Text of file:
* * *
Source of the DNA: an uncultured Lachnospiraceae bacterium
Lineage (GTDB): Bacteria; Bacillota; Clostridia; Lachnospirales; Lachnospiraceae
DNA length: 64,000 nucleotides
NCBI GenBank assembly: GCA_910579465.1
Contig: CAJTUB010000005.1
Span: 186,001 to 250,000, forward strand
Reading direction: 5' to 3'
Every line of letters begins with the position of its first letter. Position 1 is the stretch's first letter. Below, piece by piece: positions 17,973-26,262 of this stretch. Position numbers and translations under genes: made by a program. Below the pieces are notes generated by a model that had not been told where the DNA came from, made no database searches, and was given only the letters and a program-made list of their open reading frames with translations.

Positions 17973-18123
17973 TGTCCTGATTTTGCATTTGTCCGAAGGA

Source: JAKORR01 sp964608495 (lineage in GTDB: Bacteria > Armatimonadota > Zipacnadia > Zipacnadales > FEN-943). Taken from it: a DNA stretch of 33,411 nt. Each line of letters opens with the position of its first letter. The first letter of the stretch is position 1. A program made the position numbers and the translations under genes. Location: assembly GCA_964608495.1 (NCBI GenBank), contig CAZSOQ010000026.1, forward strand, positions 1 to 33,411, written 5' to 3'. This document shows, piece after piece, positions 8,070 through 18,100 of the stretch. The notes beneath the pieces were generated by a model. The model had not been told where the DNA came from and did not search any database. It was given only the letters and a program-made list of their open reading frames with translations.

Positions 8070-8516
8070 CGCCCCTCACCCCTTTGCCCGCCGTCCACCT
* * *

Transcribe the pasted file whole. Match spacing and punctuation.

Source of the DNA: an uncultured Lachnospiraceae bacterium
Lineage (GTDB): Bacteria; Bacillota; Clostridia; Lachnospirales; Lachnospiraceae
DNA length: 64,000 nucleotides
NCBI GenBank assembly: GCA_910579465.1
Contig: CAJTUB010000005.1
Span: 186,001 to 250,000, forward strand
Reading direction: 5' to 3'
Every line of letters begins with the position of its first letter. Position 1 is the stretch's first letter. Below, piece by piece: positions 17,973-26,262 of this stretch. Position numbers and translations under genes: made by a program. Below the pieces are notes generated by a model that had not been told where the DNA came from, made no database searches, and was given only the letters and a program-made list of their open reading frames with translations.

Positions 17973-18123
17973 TGTCCTGATTTTGCATTTGTCCGAAGGA

Source: JAKORR01 sp964608495 (lineage in GTDB: Bacteria > Armatimonadota > Zipacnadia > Zipacnadales > FEN-943). Taken from it: a DNA stretch of 33,411 nt. Each line of letters opens with the position of its first letter. The first letter of the stretch is position 1. A program made the position numbers and the translations under genes. Location: assembly GCA_964608495.1 (NCBI GenBank), contig CAZSOQ010000026.1, forward strand, positions 1 to 33,411, written 5' to 3'. This document shows, piece after piece, positions 8,070 through 18,100 of the stretch. The notes beneath the pieces were generated by a model. The model had not been told where the DNA came from and did not search any database. It was given only the letters and a program-made list of their open reading frames with translations.

Positions 8070-8516
8070 CGCCCCTCACCCCTTTGCCCGCCGTCCACCT